MUNA Lunch Talk:

Alan Aversa and AJ Heroux

University of Arizona, University of Wisconsin - Whitewater, and NRAO

Probably "Searching for the Youngest Star Clusters", and "Formaldehyde Densitometry of External Galaxies"..

August 13

12:10PM, Room 230, NRAO, Edgemont Road


Aversa: Globular star clusters were formed prodigiously in the primordial universe and are the most ancient objects known, almost as old as the universe itself. As such, they are the only relics of the early universe that can be used to probe the detailed astrophysical processes that took place at the time of galaxy assembly. By studying relatively nearby nascent globular clusters with radio light, we can penetrate their birth cocoons and witness their formation.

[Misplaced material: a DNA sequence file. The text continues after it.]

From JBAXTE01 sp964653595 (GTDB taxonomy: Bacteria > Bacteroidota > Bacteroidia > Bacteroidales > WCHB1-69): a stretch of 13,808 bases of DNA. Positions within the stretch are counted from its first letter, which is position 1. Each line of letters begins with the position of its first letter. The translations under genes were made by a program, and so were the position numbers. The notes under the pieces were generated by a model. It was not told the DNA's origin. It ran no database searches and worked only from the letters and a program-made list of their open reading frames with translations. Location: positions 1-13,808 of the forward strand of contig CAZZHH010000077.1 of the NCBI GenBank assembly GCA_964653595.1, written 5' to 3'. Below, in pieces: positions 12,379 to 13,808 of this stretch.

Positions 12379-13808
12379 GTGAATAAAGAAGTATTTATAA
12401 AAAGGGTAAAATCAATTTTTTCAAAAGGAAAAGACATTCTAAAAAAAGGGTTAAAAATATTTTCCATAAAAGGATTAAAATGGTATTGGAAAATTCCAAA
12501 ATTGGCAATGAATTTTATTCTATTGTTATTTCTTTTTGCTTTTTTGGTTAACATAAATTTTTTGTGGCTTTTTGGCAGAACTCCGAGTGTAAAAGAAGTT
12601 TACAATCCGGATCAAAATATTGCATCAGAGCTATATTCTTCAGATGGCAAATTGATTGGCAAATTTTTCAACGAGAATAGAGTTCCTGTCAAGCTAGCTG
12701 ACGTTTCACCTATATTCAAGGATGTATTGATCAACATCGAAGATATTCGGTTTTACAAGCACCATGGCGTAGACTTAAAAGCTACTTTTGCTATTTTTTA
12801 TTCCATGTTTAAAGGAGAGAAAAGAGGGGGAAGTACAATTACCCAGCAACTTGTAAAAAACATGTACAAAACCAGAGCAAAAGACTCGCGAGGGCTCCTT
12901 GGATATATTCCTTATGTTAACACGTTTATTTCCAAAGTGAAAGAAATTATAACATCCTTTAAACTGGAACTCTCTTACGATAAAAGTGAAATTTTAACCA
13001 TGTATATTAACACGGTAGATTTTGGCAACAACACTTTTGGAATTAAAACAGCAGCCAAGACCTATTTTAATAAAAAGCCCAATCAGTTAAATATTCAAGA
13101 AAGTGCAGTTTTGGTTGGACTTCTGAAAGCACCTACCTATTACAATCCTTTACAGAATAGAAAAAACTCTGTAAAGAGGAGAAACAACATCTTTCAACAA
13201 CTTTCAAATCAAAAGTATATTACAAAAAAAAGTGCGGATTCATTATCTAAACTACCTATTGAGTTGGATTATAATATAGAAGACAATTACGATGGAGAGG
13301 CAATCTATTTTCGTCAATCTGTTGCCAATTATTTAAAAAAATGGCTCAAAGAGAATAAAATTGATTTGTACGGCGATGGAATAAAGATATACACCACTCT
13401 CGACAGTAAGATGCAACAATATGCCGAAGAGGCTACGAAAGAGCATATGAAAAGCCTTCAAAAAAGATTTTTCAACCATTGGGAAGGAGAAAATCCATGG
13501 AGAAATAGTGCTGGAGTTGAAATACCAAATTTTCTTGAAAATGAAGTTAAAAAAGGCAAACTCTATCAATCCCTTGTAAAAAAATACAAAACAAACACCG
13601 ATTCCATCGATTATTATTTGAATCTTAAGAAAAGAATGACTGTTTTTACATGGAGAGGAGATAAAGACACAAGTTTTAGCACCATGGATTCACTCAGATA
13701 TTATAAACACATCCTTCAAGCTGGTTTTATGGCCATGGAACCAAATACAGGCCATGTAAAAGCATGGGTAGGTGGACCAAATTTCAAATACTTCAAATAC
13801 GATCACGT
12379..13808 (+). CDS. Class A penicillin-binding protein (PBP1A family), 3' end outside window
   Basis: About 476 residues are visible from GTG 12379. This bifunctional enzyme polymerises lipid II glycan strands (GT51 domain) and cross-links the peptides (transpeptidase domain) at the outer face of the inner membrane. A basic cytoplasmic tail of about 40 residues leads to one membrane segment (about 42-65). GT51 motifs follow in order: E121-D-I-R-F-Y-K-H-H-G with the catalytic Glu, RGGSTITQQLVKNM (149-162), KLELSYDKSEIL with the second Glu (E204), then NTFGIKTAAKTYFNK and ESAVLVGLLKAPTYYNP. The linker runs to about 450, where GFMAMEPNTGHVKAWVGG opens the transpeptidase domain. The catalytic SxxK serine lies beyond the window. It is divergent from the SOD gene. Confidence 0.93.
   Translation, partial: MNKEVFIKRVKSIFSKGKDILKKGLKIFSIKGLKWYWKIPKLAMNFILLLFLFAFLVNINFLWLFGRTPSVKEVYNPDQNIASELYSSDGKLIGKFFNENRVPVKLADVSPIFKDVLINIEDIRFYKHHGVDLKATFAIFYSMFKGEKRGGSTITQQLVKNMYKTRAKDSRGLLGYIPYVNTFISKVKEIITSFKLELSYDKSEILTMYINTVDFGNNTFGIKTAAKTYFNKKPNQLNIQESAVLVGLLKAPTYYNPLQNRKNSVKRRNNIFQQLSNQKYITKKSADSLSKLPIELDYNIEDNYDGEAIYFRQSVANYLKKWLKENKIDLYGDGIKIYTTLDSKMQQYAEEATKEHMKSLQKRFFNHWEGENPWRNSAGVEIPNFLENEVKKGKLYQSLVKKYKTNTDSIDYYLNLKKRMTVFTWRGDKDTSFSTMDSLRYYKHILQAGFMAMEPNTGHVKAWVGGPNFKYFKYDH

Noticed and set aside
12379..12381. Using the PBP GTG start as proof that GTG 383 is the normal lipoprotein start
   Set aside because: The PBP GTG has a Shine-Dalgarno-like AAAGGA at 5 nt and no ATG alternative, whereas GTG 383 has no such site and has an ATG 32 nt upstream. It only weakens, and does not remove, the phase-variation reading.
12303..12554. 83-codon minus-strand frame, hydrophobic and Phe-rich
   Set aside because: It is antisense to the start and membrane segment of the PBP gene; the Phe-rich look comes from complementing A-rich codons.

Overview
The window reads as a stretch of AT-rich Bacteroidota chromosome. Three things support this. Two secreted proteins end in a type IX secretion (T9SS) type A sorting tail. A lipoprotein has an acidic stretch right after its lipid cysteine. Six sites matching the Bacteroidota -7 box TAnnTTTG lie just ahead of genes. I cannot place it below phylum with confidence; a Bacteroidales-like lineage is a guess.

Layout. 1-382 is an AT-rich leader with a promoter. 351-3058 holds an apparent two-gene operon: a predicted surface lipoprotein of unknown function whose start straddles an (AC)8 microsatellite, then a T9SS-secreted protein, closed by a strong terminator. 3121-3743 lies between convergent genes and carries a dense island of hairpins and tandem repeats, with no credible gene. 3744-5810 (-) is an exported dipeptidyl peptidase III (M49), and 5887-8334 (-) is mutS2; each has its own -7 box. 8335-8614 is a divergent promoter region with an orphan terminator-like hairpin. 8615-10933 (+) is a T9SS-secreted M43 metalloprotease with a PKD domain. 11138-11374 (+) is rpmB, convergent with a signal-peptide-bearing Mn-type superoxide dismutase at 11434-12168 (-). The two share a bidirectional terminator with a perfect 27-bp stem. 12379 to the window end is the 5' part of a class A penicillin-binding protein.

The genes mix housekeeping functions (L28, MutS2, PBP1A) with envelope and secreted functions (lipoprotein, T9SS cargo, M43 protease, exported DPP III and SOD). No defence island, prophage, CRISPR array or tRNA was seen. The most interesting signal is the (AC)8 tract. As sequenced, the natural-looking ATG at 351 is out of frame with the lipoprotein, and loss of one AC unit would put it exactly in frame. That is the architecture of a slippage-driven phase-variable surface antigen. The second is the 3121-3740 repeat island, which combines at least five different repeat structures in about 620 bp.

Heroux: This project aims to measure H2CO in mainly starburst galaxies to derive the spatial density in these objects. Formaldehyde (H2CO) is a proven tracer of the high density environs of molecular clouds. It is ubiquitous: H2CO is associated with 80% of the HII regions surveyed by Downes etal. (1980), and possesses a large number of observationally accessible transitions from cm to far-infrared wavelengths. Because H2CO is a slightly asymmetric rotor molecule, each rotational energy level is split by this asymmetry into two energy levels. Therefore, the energy levels must be designated by a total angular momentum quantum number, J, the projection of J along the symmetry axis for a limiting prolate symmetric top, K-1, and the projection of J along the symmetry axis for a limiting oblate symmetric top, K+1. This splitting leads to two basic types of transitions: the high-frequency ΔJ = 1, ΔK-1= 0, ΔK+1= -1 "P-branch" transitions and the lower-frequency ΔJ = 0, ΔK-1= 0, ΔK+1= +- 1 "Q-branch" transitions, popularly known as the "K-doublet" transitions. The P-branch transitions are only seen in emission in regions where n(H2) ≥ 105 cm-3. The excitation of the K-doublet transitions, though, is not so simple. For n(H2) ≤ 105 cm-3, the lower energy states of the 110 → 111 through 514 → 515 K-doublet transitions become overpopulated due to a collisional selection effect (Evans etal (1975); Garrison etal (1975)). This overpopulation cools the J ≤ 5 K-doublets to excitation temperatures lower than that of the cosmic microwave background, causing them to appear in absorption. For n(H2) ≥ 105.5 cm-3, this collisional pump is quenched and the J ≤ 5 K-doublets are then seen in emission over a wide range of kinetic temperatures and abundances. For structurally-simple molecular clouds, this density-selective property of the K-doublet transitions allows for a simple and definite identification of the highest densities. This project aims to measure the spatial density in starburst and AGN nuclei of mainly nearby galaxies to accurately derive the spatial density in these environments.